CIty of Asheville will give New Belgium $3.5 million in incentives, infrastructure improvements

As part of the deal to bring a new, East Coast brewery here, the city of Asheville will give New Belgium $3.5 million in tax reimbursements over seven years, provided it goes through with its plans to invest $175 million in building the new facility. The city will also make infrastructure improvements to the area costing more than $500,000.

The information comes from a document released by the city explaining the new incentives. After the seven years, New Belgium will begin paying about $551,000 a year in city property taxes, if the development goes as planned. The details of the city’s incentives were not part of the official announcement this past Thursday that New Belgium would build its new brewery in the River Arts District.

The infrastructure improvements include stormwater mitigation, completion of an adjacent greenway, and intersection improvements to better accommodate the brewery’s trucks, among other changes. While the total infrastructure cost is around $2.3 million, grants and state funds will leave the city having to pay $536,970 of the cost.

The city’s announcement of its incentives deal with New Beligum is below:

City of Asheville Economic Development Incentive Overview

The City of Asheville will participate with Buncombe County, the State of North Carolina, the Golden Leaf Foundation, and other key partners on a Performance-Based Incentive to assist New Belgium Brewing in the company’s new, $175,000,000 investment in the City of Asheville’s River Arts District.

The City’s incentive is made pursuant to the authority of North Carolina General Statutes 158-7.1 et seq and is a grant entirely generated from new incremental increases in ad valorem real estate and machinery/equipment taxes.  No incentive is paid until the investment is made by the company and verified through a Performance Contract with the City.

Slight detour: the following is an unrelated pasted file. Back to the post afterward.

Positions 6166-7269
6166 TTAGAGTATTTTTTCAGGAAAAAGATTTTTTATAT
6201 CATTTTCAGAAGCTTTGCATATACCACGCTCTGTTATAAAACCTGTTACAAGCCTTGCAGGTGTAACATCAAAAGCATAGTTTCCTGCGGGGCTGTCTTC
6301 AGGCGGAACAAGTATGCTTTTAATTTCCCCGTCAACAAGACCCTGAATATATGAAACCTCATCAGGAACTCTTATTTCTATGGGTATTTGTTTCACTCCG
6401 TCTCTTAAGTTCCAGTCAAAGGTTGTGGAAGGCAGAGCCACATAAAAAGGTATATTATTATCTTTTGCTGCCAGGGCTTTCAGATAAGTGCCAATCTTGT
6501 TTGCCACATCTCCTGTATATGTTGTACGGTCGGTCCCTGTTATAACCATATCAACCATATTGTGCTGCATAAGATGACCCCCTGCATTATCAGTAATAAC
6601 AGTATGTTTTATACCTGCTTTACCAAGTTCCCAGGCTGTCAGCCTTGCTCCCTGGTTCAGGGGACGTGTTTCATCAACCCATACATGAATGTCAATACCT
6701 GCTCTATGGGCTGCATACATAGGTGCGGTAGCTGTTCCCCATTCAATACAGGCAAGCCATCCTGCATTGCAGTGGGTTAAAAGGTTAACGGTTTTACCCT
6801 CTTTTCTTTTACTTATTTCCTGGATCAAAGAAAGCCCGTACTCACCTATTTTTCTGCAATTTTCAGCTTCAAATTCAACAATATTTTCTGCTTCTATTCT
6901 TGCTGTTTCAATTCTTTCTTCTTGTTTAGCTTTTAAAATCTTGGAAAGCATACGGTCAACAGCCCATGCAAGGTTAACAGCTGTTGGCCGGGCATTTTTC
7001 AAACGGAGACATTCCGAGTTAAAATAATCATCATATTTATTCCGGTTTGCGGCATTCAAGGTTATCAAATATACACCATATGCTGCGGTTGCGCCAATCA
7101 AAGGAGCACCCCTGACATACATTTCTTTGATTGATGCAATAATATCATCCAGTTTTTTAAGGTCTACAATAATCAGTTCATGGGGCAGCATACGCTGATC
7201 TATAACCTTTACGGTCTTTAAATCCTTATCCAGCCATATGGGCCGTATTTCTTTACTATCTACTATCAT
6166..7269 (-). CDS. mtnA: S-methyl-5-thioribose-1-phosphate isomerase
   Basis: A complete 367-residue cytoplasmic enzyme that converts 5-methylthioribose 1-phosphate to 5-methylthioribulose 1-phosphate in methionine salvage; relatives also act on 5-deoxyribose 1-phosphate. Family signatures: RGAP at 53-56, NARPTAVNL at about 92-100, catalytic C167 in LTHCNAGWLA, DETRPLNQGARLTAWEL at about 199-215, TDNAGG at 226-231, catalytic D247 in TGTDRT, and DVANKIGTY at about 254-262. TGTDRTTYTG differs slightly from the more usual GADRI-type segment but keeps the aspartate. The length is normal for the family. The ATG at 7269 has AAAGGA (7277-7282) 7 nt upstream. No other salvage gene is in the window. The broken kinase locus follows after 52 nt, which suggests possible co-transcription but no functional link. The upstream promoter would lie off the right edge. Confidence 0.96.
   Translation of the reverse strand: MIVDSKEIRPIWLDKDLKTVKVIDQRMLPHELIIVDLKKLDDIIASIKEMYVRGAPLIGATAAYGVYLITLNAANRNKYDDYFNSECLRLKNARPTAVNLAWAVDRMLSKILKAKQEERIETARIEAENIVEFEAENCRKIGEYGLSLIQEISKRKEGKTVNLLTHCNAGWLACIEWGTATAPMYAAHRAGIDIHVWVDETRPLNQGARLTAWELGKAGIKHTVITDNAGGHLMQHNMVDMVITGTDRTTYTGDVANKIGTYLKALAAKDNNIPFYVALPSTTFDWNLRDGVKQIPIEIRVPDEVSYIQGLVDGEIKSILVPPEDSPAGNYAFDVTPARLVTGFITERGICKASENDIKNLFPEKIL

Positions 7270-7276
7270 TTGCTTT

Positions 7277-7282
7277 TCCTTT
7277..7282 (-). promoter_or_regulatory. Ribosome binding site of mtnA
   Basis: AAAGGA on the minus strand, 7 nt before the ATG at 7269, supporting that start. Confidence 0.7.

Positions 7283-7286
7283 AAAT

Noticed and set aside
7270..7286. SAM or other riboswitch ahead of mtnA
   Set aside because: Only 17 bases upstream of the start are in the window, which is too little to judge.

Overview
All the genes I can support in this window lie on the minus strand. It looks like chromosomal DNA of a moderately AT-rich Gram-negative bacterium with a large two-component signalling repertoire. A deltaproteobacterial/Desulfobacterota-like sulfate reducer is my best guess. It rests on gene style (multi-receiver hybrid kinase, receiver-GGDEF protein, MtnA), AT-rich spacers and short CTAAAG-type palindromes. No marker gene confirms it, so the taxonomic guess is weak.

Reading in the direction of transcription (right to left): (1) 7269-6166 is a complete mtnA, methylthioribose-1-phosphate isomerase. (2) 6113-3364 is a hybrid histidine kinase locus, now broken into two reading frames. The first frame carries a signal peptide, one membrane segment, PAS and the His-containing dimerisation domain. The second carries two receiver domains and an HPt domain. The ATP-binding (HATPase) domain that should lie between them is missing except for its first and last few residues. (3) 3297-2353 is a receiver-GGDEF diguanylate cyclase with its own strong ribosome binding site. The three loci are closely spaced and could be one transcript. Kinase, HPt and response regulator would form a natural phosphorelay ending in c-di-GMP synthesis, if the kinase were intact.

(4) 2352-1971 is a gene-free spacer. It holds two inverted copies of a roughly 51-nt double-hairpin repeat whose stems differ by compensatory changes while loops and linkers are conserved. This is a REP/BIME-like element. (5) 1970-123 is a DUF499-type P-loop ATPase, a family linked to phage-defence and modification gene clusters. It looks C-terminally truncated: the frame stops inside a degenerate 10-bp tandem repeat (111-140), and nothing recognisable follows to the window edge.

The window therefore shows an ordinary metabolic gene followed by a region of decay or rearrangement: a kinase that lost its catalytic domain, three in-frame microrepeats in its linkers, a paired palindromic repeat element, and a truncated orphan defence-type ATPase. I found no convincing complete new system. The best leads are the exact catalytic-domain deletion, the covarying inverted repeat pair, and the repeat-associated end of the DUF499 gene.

The City’s Incentive is a seven-year grant and is based upon New Belgium’s investment of $175 Million.  Based on that investment the city will realize approximately $879,000 in tax revenues and New Belgium will receive approximately $3,500,000 in a self-funded tax grant from the City.  After the seven years, the City will receive the entire amount of all real estate and machinery/equipment taxes, which is expected to be approximately $551,000 per year.

If the company’s investment does not exceed $175 million, the grant is prorated downward and if the investment exceeds $175 million the grat is pro rated upward to reward the additional investment, but it will never exceed 80% of taxes paid.

City of Asheville Public Infrastructure Improvements to the Project area

• Regional Storm Water Mitigation.  This task includes mitigating the section of the stream to the west of Craven Street, replacing the culvert under Craven Street and providing stream mitigation and storm water improvements to the stream from Craven Street to the French Broad River.  The storm water improvements will improve water quality and the aesthetics of the stream.  The storm water improvements will be constructed on an easement provided to the City by New Belgium.